Habitat destruction is likely the most significant danger facing threatened and endangered animal species. Habitat destruction occurs when humans damage a habitat, making it difficult for some or all of the local wildlife species to survive, or they convert a habitat into a form that is not longer suitable for animals.
Below, we’ll talk about a few of the different forms of habitat destruction below, explain how the changes affect the local wildlife species, and point out a few of the species that are currently under the greatest threat from the problem.
Habitat degradation occurs when humans leave a habitat intact but damage it in ways that make it unsuitable for animals.
One of the most widespread forms of habitat destruction is called habitat degradation. It occurs when humans damage a habitat, without completely destroying it. This can happen in a variety of ways, but it often occurs when humans pollute a habitat.
For example, people often use pesticides, herbicides and other agricultural chemicals to help improve the crop yields of farmers. However, these chemicals can make it impossible for local wildlife species to survive. This type of pollution often strikes insect and other invertebrate populations hardest. However, it also causes problems for animals like leopard frogs, American toads, and anoles, who feed heavily on insects.
Habitat fragmentation refers to the separation of a large habitat into several smaller pieces.
Another very common way humans make habitats inhospitable is called habitat fragmentation. This often occurs when people build roads across previously undisturbed habitats, but it can also occur when people construct homes or commercial buildings.
This type of habitat damage affects large, terrestrial species most acutely. For example, mountain lions typically maintain large territories. But because humans have bisected their territories with roads and other construction projects, they are unable to move freely through the habitat.
Habitat fragmentation can also affect small species. The Appalachian cottontails and ruffed grouse are currently experiencing population declines as humans have divided their habitats into smaller plots of land.
Complete Habitat Destruction
Complete habitat destruction refers to the large-scale conversion of natural habitat into a form that precludes wild animals from living in the area.
Of all the types of habitat destruction threatening wild animals, the most damaging occurs when habitats are completely converted into areas that aren’t suitable for the local species. This often happens when humans build industrial complexes, commercial shopping areas or farmland.
Orangutans are one of the species that is most threatened by complete habitat destruction. These primates have lived in the forests of Borneo and Sumatra for millennia, but humans are busy converting the tropical forests of these areas into date palm plantations. These plantations are completely unsuitable habitat for the orangutans, and it has reduced the amount of livable space available to these charismatic animals.
In other cases, habitat destruction occurs when a habitat is damaged by the changing climate. Many coral reefs, for example, have died off completely in response to ocean acidification and rising water temperatures. This not only leads to the suffering of the coral animals themselves, but also the myriad fish and invertebrates that call coral reefs home.
What Can You Do to Help?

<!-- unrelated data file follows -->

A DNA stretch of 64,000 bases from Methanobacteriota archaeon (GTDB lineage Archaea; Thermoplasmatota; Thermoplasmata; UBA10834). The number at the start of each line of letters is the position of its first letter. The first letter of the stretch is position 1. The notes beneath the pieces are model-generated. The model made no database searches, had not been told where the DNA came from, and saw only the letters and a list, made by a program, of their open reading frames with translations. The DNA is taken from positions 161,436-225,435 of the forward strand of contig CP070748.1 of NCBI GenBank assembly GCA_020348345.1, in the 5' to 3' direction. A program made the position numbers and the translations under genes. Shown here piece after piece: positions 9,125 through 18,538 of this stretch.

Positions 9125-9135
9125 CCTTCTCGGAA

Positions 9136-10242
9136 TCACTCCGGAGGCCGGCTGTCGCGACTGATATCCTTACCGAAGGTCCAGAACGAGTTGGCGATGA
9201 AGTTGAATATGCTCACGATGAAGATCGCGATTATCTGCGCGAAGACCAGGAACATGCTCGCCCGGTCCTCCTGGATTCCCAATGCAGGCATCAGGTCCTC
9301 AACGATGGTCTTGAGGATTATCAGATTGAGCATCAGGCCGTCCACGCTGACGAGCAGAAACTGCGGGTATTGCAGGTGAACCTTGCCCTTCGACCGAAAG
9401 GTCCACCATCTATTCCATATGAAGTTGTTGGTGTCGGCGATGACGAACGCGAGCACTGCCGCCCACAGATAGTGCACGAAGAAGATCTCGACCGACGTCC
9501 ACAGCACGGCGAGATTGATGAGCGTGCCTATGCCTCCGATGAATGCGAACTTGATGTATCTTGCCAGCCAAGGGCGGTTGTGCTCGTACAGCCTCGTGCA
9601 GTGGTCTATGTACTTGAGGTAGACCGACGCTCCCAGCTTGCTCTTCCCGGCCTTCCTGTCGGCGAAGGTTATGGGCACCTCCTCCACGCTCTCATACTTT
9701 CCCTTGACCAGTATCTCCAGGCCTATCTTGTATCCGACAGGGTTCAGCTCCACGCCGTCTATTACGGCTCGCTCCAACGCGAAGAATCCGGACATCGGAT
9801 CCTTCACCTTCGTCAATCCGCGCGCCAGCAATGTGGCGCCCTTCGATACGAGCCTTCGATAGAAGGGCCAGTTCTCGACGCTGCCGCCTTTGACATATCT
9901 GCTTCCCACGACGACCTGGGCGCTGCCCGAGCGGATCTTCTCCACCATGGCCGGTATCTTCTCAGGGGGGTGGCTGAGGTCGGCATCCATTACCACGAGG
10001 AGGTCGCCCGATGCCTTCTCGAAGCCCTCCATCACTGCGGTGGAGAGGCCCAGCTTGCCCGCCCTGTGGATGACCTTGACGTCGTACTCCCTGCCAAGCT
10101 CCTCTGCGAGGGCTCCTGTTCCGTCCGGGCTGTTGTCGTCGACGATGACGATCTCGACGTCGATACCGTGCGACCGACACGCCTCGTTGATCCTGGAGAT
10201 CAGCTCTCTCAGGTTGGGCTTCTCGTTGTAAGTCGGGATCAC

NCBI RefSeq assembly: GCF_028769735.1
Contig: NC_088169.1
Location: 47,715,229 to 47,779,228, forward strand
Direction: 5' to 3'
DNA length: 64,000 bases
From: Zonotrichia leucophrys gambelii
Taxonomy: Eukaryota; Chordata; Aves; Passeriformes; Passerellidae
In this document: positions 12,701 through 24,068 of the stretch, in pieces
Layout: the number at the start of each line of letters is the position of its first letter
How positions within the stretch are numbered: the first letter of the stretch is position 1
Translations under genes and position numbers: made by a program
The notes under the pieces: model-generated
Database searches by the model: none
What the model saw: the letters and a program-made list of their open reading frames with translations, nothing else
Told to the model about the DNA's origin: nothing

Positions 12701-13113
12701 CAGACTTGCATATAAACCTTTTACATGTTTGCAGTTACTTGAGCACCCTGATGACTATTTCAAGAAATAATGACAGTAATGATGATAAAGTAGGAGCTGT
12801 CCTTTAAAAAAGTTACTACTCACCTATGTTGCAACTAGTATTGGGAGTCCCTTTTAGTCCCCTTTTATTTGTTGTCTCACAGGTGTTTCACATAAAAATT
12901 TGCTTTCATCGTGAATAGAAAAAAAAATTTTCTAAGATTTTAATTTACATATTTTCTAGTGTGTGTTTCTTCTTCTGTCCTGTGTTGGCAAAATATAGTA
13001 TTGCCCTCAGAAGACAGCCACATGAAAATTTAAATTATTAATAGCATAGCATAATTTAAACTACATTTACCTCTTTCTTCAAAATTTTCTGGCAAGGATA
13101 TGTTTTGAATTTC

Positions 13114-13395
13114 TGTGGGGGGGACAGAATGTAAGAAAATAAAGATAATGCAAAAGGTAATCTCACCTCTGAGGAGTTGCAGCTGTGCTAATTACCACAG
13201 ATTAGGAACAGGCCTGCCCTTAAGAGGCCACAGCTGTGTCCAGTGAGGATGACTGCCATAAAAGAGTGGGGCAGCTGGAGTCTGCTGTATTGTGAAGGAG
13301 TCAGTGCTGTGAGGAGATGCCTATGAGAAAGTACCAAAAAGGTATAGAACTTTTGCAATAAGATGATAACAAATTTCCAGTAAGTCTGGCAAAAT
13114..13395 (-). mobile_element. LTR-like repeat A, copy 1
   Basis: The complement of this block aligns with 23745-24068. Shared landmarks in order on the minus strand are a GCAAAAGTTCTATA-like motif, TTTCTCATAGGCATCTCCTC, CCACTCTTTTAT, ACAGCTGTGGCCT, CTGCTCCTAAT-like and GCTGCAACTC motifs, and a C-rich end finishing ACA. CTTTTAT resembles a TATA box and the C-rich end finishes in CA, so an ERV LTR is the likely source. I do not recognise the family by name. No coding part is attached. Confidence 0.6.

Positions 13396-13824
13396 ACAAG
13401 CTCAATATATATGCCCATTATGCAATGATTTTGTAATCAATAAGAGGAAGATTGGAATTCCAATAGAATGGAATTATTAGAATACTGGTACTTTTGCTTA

Despite the fact that powerful interests are causing most of the world’s habitat destruction, there are several things you can do to help imperiled species.
Habitat destruction is clearly one of the most significant threats facing the world’s wild animals. If an animal doesn’t have a suitable habitat, it may become extinct in short order. But while this may be disconcerting, there are a few things you can do to help put an end to the senseless destruction of habitat.
A few of the most helpful things you can do include the following:
- Contact your representatives at the local, state and federal level. Legislators have the ability to enact laws that protect habitats and prevent businesses from destroying important habitats. However, they’ll only do so if they believe their constituents care deeply about these issues. So, be sure to write, call or email your representatives and explain that habitat protection is important to you.
- Support companies that embrace eco-friendly practices. While many companies are responsible for destroying vast areas of habitat, others employ practices that help to protect local habitats. Support these companies by purchasing the goods and services they offer, to help them remain profitable. Over time, this will help put pressure on other companies to adopt similar, environmentally friendly practices.
- Clean up the litter in your area. Some of the most important things you can do to help protect local habitats are quite simple. Cleaning up the litter at your local park or greenspace, for example, can keep these locations habitable for local wildlife species. You can do this by yourself, with your family, or as part of a larger group, if you like.
- Discard refuse properly. Some types of trash can cause environmental problems that’ll damage habitats and threaten the lives of wild animals. This includes things like paint, pesticides, and a variety of household cleaners. Just contact your local sanitation department and solicit their advice for properly disposing of hazardous wastes.
Share Your Ideas!
We all have to do our part to protect animals from the threat posed by habitat destruction. But there are a variety of different things individuals can do to contribute to the cause.
What types of things can you think of that would help protect habitats for animals? Share your ideas in the comments below! Your suggestions may inspire a fellow reader to join the habitat-protecting movement.